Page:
Some years later, conscious of the fact that if he passed away Syl would be isolated from the village, he put Linden Brae on the market, and they moved to a retirement complex at Lesmahagow in Lanarkshire. Despite the distance he made regular trips back to Abernethy to keep up with old friends. Sadly, when leaving a clinic following a flu jab he fell and sustained a broken hip. He was soon back behind the wheel after recovery but had difficulty getting in and out of the car. This decided them to move back to Abernethy, having acquired a house in Sutherland Crescent in order to be back where he belonged. He was the proud owner of the car registration number GS1 which he inherited from his father. He received regular offers to buy the number but steadfastly refused to sell. One such bidder was a millionaire from London named George Spencer who would call him when he had a new Rolls Royce on order asking him to name his price. Driving up Main Street one day I was astonished to meet a Rolls Royce bearing what appeared to be the number GS1. The following day I saw John in a car with a run of the mill number plate. I could not believe it! It turned out that John’s car was in for a service and he was driving a courtesy car. Mr Spencer was indeed the man in the Rolls Royce bearing the number CS1 with the letter C doctored to look like a G. Following John’s passing his number plate went up for auction at Thomas Love’s sale room in Perth realising the sum of £220,000 which was considerably more than he got for Linden Brae. It was also more than the number JB 007 from the Aston Martin in the James Bond film fetched. The auction of GS1 was featured in the evening news on TV and having recorded it we invited Syl round to see herself on TV as GS1 went under the hammer. Sadly, sometime after John passed away, she was admitted to the Moncrieffe Nursing Home at Bridge of Earn where she still is.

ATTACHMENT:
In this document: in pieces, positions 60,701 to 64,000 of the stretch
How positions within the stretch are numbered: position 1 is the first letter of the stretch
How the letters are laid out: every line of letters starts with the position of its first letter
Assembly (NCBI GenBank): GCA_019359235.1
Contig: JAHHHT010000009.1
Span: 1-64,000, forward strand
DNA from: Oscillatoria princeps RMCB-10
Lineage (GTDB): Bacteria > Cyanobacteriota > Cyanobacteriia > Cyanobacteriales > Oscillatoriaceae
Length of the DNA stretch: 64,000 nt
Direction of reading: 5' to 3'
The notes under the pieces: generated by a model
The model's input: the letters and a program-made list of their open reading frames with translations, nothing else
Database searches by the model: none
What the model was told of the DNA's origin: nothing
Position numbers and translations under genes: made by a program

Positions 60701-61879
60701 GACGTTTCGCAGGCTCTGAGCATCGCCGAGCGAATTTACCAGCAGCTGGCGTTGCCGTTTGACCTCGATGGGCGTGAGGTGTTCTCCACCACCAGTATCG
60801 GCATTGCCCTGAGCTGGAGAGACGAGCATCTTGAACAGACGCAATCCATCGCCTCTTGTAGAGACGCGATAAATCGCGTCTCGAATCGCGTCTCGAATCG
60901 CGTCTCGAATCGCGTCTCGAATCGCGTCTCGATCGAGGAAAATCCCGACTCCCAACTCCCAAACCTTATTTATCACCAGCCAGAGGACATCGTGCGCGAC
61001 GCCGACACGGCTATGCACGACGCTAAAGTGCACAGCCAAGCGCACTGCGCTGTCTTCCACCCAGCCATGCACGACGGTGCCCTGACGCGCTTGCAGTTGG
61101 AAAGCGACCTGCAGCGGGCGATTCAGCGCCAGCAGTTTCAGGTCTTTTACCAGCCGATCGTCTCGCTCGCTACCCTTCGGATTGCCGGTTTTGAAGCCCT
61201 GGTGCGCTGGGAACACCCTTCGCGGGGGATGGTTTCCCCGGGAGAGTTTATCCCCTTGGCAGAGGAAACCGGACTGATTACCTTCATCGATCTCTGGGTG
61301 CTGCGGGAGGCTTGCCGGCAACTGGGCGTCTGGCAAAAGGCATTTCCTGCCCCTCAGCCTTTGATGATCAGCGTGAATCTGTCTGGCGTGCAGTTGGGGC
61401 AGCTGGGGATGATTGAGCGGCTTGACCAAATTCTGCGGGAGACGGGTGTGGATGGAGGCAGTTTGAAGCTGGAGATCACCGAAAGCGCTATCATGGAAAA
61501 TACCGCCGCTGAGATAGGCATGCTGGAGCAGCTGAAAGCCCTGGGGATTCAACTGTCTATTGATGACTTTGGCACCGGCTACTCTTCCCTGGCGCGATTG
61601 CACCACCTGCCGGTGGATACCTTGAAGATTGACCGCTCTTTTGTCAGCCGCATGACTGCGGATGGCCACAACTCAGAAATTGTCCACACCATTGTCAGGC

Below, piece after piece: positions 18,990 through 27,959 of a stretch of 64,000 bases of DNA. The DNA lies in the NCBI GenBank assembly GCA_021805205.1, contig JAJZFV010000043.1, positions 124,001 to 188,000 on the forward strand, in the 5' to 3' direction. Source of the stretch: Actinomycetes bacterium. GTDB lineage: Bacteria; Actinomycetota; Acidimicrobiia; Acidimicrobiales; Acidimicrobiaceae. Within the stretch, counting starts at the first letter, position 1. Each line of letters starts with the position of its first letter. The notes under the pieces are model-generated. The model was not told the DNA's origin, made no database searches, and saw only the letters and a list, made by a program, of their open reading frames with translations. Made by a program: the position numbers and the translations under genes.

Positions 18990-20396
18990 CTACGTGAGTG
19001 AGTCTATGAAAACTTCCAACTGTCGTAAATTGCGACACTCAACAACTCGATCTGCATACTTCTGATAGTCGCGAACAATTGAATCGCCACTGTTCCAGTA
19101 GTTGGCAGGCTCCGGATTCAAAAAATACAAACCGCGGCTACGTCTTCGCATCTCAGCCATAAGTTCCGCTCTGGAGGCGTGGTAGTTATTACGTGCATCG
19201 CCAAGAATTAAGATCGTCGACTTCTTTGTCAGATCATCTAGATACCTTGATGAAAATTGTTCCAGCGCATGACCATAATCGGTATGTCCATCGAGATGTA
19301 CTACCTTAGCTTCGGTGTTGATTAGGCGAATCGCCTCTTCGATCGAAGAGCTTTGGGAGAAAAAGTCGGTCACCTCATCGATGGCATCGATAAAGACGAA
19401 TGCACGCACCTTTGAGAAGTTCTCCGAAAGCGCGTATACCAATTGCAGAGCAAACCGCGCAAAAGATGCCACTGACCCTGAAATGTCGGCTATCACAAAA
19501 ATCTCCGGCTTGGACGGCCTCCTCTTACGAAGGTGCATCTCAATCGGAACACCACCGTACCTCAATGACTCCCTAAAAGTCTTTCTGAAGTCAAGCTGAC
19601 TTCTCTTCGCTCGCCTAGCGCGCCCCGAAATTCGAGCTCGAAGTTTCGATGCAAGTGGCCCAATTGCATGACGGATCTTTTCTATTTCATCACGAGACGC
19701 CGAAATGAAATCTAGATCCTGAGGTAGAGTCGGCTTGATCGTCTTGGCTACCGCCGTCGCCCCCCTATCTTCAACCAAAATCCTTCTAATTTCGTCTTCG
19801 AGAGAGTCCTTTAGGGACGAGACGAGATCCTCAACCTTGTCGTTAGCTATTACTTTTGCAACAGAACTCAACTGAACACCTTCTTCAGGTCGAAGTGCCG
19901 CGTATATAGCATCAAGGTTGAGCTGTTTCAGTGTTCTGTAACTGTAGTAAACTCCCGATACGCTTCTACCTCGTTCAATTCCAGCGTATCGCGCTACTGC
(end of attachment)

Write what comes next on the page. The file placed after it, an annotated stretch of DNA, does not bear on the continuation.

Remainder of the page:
It was typical of John that when he sold Linden Brae his choice between bidders was a family that he was sure that we would get on with and he was not wrong. As the song goes, “Everybody needs good neighbours” and we have been fortunate in that respect over the years.